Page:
Wellknown playback singer Abhijeet Bhattacharya says, Playback singers are used to rendering voices from behind for actors and even in real life, they do not wish to be in the forefront but express their grievances from behind. Singers in the industry are suffering heavy losses and associations who have no claim are minting money with no share to the creators....

Bhattacharya says he would like to spearhead a movement on behalf of the singers provided he gets support from the singers fraternity. These licensing bodies are no one to give us a royalty share as it rightfully belongs to us. We should form an association and urge the hotels to stop paying license fee to PPL and IPRS and we are not the benefactors....

"This amendment would be a boon for new singers as they are desperate for assignments and would sign contracts blindly. This might leave the experienced singers out of work as they would prefer favourable contracts," foresees Bhattacharya.

Following news of the amendment, music personalities including Pt. Shivkumar Sharma, Pt. Hariprasad Chaurasia, Javed Akhtar, Jagjit Singh, Sameer, Adesh Shrivastav, Lalit Pandit, Suleiman, Viju Shah, Raju Singh and Sanjay Tandon addressed a press conference this week in Mumbai and Delhi 

Speaking against the licensing bodies, Javed Akhtar says, The IPRS has not conducted any Annual General Meetings in the past five years and we have not received any royalty form the music companies. IPRS has hijacked the music companies, who in turn conduct AGMs without informing the creators and conduct business, thereby eating away our dues....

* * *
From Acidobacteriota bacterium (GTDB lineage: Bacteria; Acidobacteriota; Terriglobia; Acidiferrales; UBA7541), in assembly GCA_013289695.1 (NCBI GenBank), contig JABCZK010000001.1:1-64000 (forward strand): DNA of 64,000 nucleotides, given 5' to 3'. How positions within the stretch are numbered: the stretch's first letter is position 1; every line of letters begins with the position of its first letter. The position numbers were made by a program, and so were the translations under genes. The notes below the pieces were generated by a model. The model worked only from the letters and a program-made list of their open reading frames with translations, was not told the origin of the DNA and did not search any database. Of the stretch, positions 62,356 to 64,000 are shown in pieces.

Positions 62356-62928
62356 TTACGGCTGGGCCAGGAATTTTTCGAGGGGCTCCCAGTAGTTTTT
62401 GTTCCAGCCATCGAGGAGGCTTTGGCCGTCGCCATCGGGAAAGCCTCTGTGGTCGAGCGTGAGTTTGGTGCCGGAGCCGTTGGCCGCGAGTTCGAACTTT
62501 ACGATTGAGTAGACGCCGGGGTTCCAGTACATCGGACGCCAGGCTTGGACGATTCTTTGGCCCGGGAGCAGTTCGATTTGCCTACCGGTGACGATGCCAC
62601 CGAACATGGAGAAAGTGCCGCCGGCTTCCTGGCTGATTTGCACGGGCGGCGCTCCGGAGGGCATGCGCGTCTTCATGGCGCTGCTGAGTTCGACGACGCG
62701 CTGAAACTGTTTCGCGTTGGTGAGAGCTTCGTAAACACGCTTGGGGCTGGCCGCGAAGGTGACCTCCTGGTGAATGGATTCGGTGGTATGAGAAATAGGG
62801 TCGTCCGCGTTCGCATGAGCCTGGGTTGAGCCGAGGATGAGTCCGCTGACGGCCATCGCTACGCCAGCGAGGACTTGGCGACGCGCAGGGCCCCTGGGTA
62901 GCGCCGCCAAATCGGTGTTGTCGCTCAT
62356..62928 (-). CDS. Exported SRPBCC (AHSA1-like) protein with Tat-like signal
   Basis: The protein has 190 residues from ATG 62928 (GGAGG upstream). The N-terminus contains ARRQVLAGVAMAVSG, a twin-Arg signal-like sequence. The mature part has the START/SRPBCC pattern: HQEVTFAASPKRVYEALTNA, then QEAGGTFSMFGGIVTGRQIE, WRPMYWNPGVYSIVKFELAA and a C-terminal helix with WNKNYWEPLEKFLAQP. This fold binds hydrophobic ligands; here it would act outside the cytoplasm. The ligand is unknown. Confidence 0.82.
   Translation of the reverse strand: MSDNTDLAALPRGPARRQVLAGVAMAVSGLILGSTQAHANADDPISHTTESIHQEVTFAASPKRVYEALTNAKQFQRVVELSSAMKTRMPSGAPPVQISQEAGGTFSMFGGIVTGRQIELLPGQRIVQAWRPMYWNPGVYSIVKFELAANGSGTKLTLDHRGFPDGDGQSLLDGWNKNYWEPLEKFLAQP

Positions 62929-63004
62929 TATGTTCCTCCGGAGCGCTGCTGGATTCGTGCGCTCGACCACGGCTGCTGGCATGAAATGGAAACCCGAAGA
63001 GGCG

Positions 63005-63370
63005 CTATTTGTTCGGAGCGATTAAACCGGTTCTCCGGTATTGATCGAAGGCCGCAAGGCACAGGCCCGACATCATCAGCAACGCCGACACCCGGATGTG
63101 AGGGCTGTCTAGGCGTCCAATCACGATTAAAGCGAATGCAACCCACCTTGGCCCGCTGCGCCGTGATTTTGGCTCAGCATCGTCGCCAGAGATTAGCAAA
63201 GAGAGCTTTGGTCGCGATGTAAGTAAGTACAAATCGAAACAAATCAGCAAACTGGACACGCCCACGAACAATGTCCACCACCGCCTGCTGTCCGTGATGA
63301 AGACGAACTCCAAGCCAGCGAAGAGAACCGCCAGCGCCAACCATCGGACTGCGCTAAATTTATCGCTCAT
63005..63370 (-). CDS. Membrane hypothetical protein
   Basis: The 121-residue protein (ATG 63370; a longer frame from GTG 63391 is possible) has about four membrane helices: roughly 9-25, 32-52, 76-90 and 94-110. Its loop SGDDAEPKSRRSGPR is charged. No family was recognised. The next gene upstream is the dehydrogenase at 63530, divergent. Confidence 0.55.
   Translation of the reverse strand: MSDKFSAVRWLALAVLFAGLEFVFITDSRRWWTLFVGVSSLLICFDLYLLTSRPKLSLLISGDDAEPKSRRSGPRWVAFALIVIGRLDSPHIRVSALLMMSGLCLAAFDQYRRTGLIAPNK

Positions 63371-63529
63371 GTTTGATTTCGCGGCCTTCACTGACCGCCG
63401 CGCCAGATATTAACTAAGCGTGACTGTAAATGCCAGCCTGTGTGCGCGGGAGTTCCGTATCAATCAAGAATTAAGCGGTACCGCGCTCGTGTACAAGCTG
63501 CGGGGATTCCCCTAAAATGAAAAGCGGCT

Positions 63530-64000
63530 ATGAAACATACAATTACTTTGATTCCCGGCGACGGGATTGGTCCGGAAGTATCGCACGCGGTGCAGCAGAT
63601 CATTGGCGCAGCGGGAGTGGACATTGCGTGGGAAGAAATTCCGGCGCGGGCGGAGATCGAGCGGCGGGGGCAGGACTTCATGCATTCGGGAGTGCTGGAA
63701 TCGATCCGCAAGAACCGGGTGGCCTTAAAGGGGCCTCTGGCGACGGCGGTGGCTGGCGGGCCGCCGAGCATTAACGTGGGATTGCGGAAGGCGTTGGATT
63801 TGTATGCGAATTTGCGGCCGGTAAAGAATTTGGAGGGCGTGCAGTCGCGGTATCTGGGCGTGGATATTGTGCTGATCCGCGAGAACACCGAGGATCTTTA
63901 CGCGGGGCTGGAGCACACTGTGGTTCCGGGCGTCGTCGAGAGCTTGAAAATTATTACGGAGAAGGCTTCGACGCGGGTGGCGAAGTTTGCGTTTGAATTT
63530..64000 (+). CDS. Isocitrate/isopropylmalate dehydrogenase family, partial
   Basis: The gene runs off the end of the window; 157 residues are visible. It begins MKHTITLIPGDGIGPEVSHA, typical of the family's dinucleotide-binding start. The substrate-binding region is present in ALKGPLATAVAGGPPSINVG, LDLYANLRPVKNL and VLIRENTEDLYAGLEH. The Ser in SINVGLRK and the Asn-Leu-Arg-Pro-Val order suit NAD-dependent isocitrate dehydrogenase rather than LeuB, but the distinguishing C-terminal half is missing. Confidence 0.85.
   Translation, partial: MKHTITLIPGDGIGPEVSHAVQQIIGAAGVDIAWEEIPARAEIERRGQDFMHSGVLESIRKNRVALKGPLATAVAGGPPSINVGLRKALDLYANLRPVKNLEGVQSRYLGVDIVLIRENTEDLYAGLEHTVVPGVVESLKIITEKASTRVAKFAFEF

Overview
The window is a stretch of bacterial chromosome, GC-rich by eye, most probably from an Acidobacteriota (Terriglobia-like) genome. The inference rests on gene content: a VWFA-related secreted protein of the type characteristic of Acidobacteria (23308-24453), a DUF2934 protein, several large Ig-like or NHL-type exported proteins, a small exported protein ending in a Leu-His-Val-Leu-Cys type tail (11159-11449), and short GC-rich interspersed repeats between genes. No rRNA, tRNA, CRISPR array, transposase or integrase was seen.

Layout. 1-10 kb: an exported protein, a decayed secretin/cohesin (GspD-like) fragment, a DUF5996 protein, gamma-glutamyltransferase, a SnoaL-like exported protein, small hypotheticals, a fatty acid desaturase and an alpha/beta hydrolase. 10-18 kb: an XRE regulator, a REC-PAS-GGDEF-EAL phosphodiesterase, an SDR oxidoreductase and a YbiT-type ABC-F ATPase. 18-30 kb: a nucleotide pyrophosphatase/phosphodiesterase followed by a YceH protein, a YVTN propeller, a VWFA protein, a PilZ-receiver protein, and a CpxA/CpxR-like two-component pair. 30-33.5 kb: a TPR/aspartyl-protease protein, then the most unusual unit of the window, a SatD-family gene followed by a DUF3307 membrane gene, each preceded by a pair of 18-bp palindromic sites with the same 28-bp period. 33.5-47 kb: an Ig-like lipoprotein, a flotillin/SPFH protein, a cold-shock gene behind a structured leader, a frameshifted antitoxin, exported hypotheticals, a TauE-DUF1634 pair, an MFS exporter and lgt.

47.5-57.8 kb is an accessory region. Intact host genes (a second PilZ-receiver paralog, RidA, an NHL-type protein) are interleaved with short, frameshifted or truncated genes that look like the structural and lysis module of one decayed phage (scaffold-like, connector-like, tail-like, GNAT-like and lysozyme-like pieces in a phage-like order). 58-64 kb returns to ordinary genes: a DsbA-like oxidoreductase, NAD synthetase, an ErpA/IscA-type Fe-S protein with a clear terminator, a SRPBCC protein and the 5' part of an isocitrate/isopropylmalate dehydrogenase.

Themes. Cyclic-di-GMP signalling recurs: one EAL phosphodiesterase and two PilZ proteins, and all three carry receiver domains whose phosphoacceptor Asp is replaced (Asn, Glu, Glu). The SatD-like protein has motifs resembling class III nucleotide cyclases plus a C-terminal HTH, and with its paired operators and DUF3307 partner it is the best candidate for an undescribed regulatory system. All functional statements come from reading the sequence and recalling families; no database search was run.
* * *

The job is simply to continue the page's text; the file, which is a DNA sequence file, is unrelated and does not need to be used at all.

IPRS CEO Rakesh Nigam defends, "We have been conducting AGMs from the past three years according to the  
new Memorandum where registered owners can attend the meetings annually  
and IPRS has no discretion in deciding who the owner is."

Former IPRS director Sanjay Tandon says he was glad to receive the news of the proposed amendment. He states, I thank the government that they have considering the longstanding issue of the artists and composers. The year 2010 is going to be a year of freedom and liberation for composers and song writers....

Apart from the Cine Music directors Association headed by Ravi Shankar, the informal consortium of composers and song writers formed after the proposed amendment has applauded the government's move and has resolved to push the government to step in and repeal rights of IPRS 

The fraternity has expressed a united stand that the users of the music must pay creators to acquire music rights of usage or broadcast rather than licensing body IPRS. Time and again, the body had questioned the transparency in IPRS.

Amid these allegations, Nigam affirms, This amendment  doesn't make any changes in our way of functioning. We have been paying  
millions of rupees to 900 plus authors and composers registered under us. This  
amendment would in turn increase the revenues of IPRS as more authors and  
composers would be entitled to receive royalties."